Students MIA AUSTIN and ANNIE NYLÉN share their experiences at Uppsala University last year, in a time students in other countries had their lives shut down…
It’ll be dark in a few minutes, and we have snow. It’s very cold (-8C) and, in the midst of winter, it’ll get to -20C up here. We’re not even in the centre of Sweden, and only forty minutes by train from Stockholm (on their metro line). The national cathedral is here in Uppsala, and they held a huge event recently where the highest bishop held a mass apology to the Sami people for the role the Church played in their oppression, so my friend saw a few big Samis around town.
I’m from Lund, the second of Sweden’s most prestigious universities, but there’s little rivalry between the two these days. I was studying in France for most of last year, but in Sweden the parties continued, though university switched between in person and online teaching. We never needed masks, and with social life continuing as normal, however, we hardly noticed.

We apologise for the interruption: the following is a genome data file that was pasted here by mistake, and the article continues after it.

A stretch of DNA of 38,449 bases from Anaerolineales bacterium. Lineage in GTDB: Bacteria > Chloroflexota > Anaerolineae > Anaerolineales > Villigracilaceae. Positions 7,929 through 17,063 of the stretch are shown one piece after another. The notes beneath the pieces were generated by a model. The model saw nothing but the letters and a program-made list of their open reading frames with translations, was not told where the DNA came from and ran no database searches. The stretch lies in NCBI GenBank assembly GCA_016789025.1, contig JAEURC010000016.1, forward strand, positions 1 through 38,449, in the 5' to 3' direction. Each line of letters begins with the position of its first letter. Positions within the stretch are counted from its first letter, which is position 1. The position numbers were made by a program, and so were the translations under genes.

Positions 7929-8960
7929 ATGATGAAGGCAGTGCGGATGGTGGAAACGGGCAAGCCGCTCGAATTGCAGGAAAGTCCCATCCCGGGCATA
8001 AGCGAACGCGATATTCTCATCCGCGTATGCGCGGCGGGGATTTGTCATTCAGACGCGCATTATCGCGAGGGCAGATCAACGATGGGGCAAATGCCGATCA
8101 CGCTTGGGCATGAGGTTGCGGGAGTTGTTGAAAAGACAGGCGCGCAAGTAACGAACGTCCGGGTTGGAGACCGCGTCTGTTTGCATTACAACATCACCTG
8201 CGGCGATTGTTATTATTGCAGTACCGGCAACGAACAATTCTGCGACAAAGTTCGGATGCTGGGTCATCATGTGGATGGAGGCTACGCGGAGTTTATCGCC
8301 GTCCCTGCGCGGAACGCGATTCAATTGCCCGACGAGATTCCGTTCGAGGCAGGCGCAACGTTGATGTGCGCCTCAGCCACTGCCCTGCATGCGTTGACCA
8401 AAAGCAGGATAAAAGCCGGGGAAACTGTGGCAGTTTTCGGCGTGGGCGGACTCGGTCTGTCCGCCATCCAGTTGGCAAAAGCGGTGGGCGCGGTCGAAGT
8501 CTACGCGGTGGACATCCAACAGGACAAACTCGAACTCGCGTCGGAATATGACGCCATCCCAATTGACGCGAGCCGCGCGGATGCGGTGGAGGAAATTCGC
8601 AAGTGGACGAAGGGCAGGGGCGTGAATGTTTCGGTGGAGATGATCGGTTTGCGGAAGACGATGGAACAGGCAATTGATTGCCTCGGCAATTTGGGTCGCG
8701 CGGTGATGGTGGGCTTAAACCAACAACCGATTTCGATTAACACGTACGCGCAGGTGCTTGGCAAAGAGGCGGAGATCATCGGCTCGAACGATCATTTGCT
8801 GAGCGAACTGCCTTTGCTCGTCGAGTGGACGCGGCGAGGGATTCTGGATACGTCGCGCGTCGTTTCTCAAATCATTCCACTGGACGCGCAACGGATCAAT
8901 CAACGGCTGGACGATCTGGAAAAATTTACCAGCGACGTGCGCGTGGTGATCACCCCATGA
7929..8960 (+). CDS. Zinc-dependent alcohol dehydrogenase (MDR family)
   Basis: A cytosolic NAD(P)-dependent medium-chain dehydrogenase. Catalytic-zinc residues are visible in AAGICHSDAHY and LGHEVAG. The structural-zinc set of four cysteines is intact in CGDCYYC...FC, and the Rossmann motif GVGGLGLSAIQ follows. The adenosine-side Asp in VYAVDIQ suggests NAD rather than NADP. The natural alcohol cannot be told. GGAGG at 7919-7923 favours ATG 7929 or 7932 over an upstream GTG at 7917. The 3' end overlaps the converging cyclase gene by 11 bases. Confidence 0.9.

Yes, I went on a year abroad to Sweden… and yes, it was all very exciting. Guiltily, I can’t help but confess a part of me loves to be asked about it, for a chance to tell a funny anecdote or even just to slide in a Swedish cultural reference. Coming back, it’s hard to escape the feeling like my world has shrunk a little, and I’ve taken steps backward and somewhat inadvertently reverted back to my second-year self.
This time last year I was studying in Sweden on a weekend away in Stockholm. Walking along Strandvägen in the sunshine, under the autumnal trees, admiring the classic boats, feeling like something out of a film. Whether it be a wander through the cobbled streets of Gamla Stan, taking in the history of the city. Or a visit to Södermalm, to check out some bars. Or taking the ferry to Djurgården to spend an afternoon getting your culture fix. Even small things felt like a novelty. What could be better than sitting in the autumn sunshine under a cosy blanket, having fika (coffee and cake with friends) and taking a break from life’s busyness.
Adapted from articles also published in Epigram.